SQLGeordie's Blog

Helping the SQL Server community……where i can!

So then, what’s the definition of an object……..? — January 25, 2012

So then, what’s the definition of an object……..?

Not blogged for a while due to client and project commitments but something which has surprised me when speaking with colleagues both past and present is that when I mention the built in function OBJECT_DEFINITION, the majority of DBA’s haven’t heard of it, never mind used it. So i felt it necessary to dust off the blog typing fingers and see if i can enlighten 🙂

So, I though it be a good idea to enlighten a few people to how it can be used by giving real world examples.

Firstly, a short definition (no pun intended) from BOL (http://msdn.microsoft.com/en-us/library/ms176090.aspx) as to what exactly this function does:

Returns the Transact-SQL source text of the definition of a specified object.

Its as simple as that!

Pass in the Object_ID which it expects to be in the current database context and it spits out the text. I’ll show you a couple of examples of how it works in comparison to how I’ve seen the same thing done but by using sp_helptext as well as some of the other system tables.

I’ll not beat around the bush and get straight into a few examples and old skool alternatives as there’s not really much more i can say about the function itself:

Example 1 – OBJECT_DEFINITION

SELECT OBJECT_DEFINITION(OBJECT_ID('usp_StoredProcedureName'))


Example 2 – sp_helptext

EXEC sp_helptext 'usp_StoredProcedureName'


Example 3 – Using system tables to search (this is a common way I’ve seen this done)

SELECT  o.[name]
	  , o.type_desc
	  , sc.[text]
FROM  sys.objects o
INNER JOIN syscomments sc ON o.[object_id] = sc.id
WHERE o.type_desc = 'SQL_STORED_PROCEDURE'
	  AND o.[name]  = 'usp_StoredProcedureName'


Example 4 – OBJECT_DEFINITION for multiple objects

SELECT [object_ID], [Name], OBJECT_DEFINITION([object_ID]) AS ProcText
FROM sys.procedures


Example 5 – OBJECT_DEFINITION for multiple with filtering

SELECT [object_ID], [Name],  OBJECT_DEFINITION([object_ID]) AS ProcText
FROM sys.procedures
WHERE OBJECT_DEFINITION([object_ID]) LIKE '%CATCH%'


Example 6 – OBJECT_DEFINITION to Script out Procedures

SET NOCOUNT ON;

DECLARE @strSQL NVARCHAR(MAX)

SET @strSQL = ''
SELECT @strSQL += OBJECT_DEFINITION([object_ID])+CHAR(10)+'GO'+CHAR(10)
FROM sys.procedures

SELECT @strSQL


Now this can be used for all programmability objects within SQL Server, not just procedures so the same works for Views, functions, triggers etc

Again from BOL here is a full list:

C = Check constraint

D = Default (constraint or stand-alone)

P = SQL stored procedure

FN = SQL scalar function

R = Rule

RF = Replication filter procedure

TR = SQL trigger (schema-scoped DML trigger, or DDL trigger at either the database or server scope)

IF = SQL inline table-valued function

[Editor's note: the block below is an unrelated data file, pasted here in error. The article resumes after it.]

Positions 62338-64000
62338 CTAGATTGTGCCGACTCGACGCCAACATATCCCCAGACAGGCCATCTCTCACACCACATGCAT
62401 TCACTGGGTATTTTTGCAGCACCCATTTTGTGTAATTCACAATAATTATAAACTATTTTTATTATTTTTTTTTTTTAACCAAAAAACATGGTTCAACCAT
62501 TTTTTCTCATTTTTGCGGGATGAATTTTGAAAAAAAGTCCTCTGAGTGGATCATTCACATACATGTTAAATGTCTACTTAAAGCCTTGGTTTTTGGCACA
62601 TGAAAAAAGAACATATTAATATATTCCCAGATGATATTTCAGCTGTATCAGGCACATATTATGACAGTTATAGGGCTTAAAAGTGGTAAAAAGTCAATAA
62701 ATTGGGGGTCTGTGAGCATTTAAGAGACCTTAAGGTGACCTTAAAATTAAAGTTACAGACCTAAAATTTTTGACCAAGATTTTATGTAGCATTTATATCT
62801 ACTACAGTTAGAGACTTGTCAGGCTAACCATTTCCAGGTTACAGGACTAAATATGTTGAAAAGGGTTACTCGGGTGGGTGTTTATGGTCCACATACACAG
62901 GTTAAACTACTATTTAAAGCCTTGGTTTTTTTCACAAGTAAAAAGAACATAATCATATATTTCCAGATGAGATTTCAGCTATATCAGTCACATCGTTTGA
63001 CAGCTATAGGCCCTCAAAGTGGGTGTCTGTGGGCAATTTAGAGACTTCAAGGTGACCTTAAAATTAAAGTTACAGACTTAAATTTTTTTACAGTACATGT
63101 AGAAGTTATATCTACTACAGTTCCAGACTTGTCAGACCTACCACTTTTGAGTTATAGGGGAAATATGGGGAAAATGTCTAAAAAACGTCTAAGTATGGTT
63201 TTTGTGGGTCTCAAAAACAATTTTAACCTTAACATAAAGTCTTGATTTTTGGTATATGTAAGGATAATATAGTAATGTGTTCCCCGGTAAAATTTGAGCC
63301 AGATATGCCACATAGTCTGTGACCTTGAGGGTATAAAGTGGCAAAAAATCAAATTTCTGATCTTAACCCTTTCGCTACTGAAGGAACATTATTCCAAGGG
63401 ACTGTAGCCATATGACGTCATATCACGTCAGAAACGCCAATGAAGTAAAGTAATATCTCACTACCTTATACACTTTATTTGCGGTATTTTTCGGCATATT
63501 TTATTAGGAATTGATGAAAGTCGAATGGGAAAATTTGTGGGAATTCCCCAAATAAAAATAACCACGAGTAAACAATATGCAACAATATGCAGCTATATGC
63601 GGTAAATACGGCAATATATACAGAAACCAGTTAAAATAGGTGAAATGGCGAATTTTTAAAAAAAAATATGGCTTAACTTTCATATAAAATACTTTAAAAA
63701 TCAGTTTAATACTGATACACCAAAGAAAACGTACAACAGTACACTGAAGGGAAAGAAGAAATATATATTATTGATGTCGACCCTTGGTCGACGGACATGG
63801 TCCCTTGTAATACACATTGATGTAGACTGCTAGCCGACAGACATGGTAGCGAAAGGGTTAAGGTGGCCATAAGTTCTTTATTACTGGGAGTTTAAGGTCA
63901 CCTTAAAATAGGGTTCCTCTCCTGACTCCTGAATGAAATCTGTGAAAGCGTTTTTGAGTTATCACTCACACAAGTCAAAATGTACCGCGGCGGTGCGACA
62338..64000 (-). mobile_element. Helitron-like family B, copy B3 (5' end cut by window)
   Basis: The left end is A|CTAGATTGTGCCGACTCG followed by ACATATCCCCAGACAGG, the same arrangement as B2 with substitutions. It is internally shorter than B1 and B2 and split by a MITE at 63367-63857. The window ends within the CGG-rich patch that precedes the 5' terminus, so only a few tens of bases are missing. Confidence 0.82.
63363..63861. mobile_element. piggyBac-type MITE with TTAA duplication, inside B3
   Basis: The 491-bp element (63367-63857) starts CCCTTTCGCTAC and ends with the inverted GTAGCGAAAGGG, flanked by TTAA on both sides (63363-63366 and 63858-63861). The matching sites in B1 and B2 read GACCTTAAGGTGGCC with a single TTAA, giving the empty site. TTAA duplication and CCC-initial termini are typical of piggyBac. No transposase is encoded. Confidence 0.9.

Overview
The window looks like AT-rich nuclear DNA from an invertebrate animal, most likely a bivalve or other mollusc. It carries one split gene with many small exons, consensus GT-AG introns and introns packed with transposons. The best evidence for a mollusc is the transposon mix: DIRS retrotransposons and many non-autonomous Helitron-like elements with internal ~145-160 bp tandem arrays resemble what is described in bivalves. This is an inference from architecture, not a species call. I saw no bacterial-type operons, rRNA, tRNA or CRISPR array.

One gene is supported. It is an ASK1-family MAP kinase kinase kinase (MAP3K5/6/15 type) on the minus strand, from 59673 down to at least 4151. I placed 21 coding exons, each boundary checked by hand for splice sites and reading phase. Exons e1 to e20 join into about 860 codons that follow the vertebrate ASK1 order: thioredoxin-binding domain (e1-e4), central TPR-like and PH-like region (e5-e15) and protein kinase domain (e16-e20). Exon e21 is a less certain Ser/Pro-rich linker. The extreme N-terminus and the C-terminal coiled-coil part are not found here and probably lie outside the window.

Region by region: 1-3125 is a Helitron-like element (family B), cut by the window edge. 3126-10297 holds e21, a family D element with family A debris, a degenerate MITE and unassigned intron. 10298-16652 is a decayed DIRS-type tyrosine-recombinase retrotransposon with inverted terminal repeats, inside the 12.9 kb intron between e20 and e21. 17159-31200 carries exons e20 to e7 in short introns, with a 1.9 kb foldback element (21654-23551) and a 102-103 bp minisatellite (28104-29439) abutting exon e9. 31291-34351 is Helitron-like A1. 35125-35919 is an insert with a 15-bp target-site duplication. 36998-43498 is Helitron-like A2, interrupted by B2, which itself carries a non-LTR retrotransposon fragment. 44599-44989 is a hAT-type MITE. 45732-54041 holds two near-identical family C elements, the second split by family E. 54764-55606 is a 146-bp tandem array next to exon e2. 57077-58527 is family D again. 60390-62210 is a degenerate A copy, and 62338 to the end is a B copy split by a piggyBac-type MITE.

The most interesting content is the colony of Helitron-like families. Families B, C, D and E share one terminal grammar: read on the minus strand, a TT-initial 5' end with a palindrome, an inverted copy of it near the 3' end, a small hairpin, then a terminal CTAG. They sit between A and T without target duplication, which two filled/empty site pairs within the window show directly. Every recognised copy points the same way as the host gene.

TF = SQL table-valued function

V = View

So there you have it, short n snappy blog today and I really hope that it helps give people a new insight into how to get object text.

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Powershell and Dynamic SSIS (or any for that matter) Config files — December 5, 2011

Powershell and Dynamic SSIS (or any for that matter) Config files

As I imagine that the majority of people who are reading this will have some level of SSIS knowledge, I’ll not go into explanations about package configurations in SSIS and its various methods but rather jump straight to it.

The majority of environments I’ve worked in where SSIS packages are utilised, tend to sway down the XML Config package configuration method. As many of you are aware, in multi-tier SQL Environments (ie. Integration, QA, UAT etc etc) this can be a pain when deploying the packages to the relevant environments because you have to at some stage reconfigure the XML configuration file to have the correct parameters to pass into the package for each environment. This can become an even worse scenario when you have tens if not hundreds of SSIS packages (and corresponding dtsConfig’s) and are upgrading your infrastructure with new servers (and/or instance names) as well as drive configurations.

If you don’t have the time to be re-working the SSIS packages to use a SQL table (depending on your process this could take a while to get through development, testing etc) to hold the configuration parameters which makes it easy to script, deploy and update then here’s a simple trick using Powershell (i’m still at the very basic Powershell level so bare with me!!) you can use for your existing dtsConfig files. The sample i’ll be using is for a dtsConfig used in a Restore package.

Unfortunately you’re still going to have to do some initial amending of one config file here :(.

Firstly, lets amend the relevant parameter values to have a standard name for each, as an (snipit) example:

<Configuration ConfiguredType=”Property” Path=”\Package.Connections[master – destination].Properties[ServerName]” ValueType=”String”>
<ConfiguredValue>*SQLInstance*
</Configuration>
<Configuration ConfiguredType=”Property” Path=”\Package.Variables[User::DataFilesDir].Properties[Value]” ValueType=”String”>
<ConfiguredValue>*DataFilesDir*
</Configuration>

I’ve used a * to prefix and suffix the parameter so that you don’t amend anything that may have a similar name.